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William Sciarappa, Sridhar Polavarapu, James Barry, Peter Oudemans, Mark Ehlenfeldt, Gary Pavlis, Dean Polk, and Robert Holdcraft

production systems. Conventional growers are switching from conventional to organic production in record numbers. Certified organic operations have doubled during the past 10 years and now stand at over 12,200 farms in the United States ( Organic Trade

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Nathan O. Nelson and Rhonda R. Janke

Philosophies of nutrient management in organic production systems focus on maintaining agricultural productivity with minimal inputs ( Elmaz et al., 2004 ; Stockdale et al., 2001 ). The end goal of nutrient management in organic agriculture is to

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Robin G. Brumfield, Alyssa J. DeVincentis, Xueni Wang, R. Thomas Fernandez, Susmitha Nambuthiri, Robert L. Geneve, Andrew K. Koeser, Guihong Bi, Tongyin Li, Youping Sun, Genhua Niu, Diana Cochran, Amy Fulcher, and J. Ryan Stewart

, transportation, landscape and design services, and retail operations ( Hall, 2010 ). In addition, efforts are underway to reduce the use of petroleum-based inputs in crop production systems because of the high waste streams involved. Growers will have an

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Stephen Reiners, Robin G. Brumfield, and Donald J. Prostak

Tomatoes, cultivar `Mountain Pride', were evaluated for productivity, post-harvest qualities, and pest populations in three different production systems. These included a conventional, high chemical input system with prophylactic applications of pesticides and fertilizers; a reduced chemical input system that used pesticides only as needed; and a transitional organic system that followed the guidelines of the Organic Farmers Association of New Jersey. No significant differences were observed in either the high input or low input system despite a reduction in synthetic pesticide and fertilizer use. Organically produced tomatoes yielded significantly less than the other production systems in terms of total yields. Average fruit size was increased, however, along with the percentage of tomatoes with diameters larger than 7.7 cm. Differences in pest populations were noted between the plots.

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Monica Ozores-Hampton and Deron R. A. Peach

Land application and landfilling are the most common destination for biosolids in the United States. When properly treated and managed in accordance with the existing state and federal regulations and standards, biosolids are safe for the environment and human health. Application of biosolids in vegetable production as an organic amendment to soils can increase plant growth and produce comparable crop yields with less inorganic nutrients than a standard program of commercial synthetic fertilizers. No application rate of treated biosolids alone will produce crop yields equivalent to commercial fertilizers. Biosolids may be used in conjunction with fertilizer thus lessening the application rate required. The major obstacles to public acceptance are issues concerning water pollution, risk of human disease, and odors. Additionally, heavy metals are an issue of bias with public perception. To ensure safe use of biosolids to a vegetable production systems the agronomic rate (nutrient requirement of the vegetable crop grown) should be calculated before application for the specific crop.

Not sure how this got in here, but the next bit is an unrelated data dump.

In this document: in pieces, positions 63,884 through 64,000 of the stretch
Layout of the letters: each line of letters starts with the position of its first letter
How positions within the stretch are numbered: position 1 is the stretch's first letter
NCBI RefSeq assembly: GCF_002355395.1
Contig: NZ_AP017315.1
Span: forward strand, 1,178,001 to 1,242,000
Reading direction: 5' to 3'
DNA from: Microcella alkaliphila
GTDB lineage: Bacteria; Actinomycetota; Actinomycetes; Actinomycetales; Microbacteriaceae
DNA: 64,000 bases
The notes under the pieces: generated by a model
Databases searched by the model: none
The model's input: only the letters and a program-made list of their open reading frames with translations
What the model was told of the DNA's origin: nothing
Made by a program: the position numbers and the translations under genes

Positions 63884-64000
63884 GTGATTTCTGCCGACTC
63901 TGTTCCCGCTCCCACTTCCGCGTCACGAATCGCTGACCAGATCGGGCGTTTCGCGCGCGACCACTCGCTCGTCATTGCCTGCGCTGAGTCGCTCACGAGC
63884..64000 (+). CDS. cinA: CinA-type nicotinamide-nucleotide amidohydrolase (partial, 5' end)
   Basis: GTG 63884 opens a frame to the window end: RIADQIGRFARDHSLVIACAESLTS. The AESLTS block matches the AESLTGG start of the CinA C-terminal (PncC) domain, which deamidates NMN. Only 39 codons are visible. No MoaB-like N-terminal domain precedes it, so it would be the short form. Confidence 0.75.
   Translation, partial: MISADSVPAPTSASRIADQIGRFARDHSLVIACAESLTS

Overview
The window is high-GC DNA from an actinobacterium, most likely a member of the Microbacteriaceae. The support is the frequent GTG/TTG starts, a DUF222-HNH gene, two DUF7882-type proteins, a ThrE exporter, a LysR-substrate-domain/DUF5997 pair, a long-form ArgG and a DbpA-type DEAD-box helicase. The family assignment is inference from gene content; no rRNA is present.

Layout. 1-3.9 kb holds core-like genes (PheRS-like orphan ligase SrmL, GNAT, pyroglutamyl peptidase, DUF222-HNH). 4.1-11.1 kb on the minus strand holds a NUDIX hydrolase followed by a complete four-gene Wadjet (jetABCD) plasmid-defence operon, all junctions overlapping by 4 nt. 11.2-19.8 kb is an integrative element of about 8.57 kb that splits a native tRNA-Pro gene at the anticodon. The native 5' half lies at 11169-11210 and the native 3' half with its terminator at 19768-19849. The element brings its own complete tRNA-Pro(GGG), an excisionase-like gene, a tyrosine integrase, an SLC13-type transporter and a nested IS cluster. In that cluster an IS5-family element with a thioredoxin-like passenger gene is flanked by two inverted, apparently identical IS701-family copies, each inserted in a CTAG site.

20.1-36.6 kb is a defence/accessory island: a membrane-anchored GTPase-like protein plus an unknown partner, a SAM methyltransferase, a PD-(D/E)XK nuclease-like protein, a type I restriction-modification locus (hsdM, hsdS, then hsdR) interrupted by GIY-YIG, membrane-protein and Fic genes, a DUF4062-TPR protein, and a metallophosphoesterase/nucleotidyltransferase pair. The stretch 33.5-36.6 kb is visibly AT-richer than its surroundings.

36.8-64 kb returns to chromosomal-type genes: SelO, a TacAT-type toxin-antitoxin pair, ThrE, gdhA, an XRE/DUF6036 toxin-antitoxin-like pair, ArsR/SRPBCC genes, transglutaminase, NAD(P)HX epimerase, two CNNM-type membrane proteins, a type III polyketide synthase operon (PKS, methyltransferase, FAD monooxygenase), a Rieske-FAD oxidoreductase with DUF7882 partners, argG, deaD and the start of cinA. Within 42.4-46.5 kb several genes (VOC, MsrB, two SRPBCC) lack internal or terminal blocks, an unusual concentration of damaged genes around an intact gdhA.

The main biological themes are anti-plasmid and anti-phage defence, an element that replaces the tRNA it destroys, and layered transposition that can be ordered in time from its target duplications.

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Mina Vescera and Rebecca Nelson Brown

production systems were investigated in New Hampshire many years ago using open-pollinated varieties ( Loy and Wells, 1975 ), but the recent hybrids developed for New England conditions have not been tested in tunnels ( Loy, 2013 ). The objective of this

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Susannah Amundson, Dennis E. Deyton, Dean A. Kopsell, Walt Hitch, Ann Moore, and Carl E. Sams

increased 10% to 15% when pruned to two stems rather than one. Common pruning studies compare one plant with one leader and one plant with two leaders. This study was designed to compare two production systems, one using one plant per grow bag pruned to a

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Matthew D. Stevens, John D. Lea-Cox, Brent L. Black, and Judith A. Abbott

influenced by cultivar selection, production systems also affect these and other factors that determine the PYO consumer's overall experience. To that end, growers who want to maximize PYO sales should consider using a system that enhances characteristics

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Catherine A. Neal

Ingram, 1993 ; Ruter, 1997 ). Neal (2003) found that the highest temperatures occurred during the late summer and early fall in northern New England, causing root death late in the growing season. Pot-in-pot (PiP) production systems were developed in

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Matthew D. Stevens, Brent L. Black, John D. Lea-Cox, Ali M. Sadeghi, Jennifer Harman-Fetcho, Emy Pfeil, Peter Downey, Randy Rowland, and Cathleen J. Hapeman

organisms at environmentally relevant concentrations as compared with the herbicides used on grain crops ( Pait et al., 1992 ). In most cases, ≈1% to 6% of applied pesticides in row crop production systems can be transported off-site in runoff water and on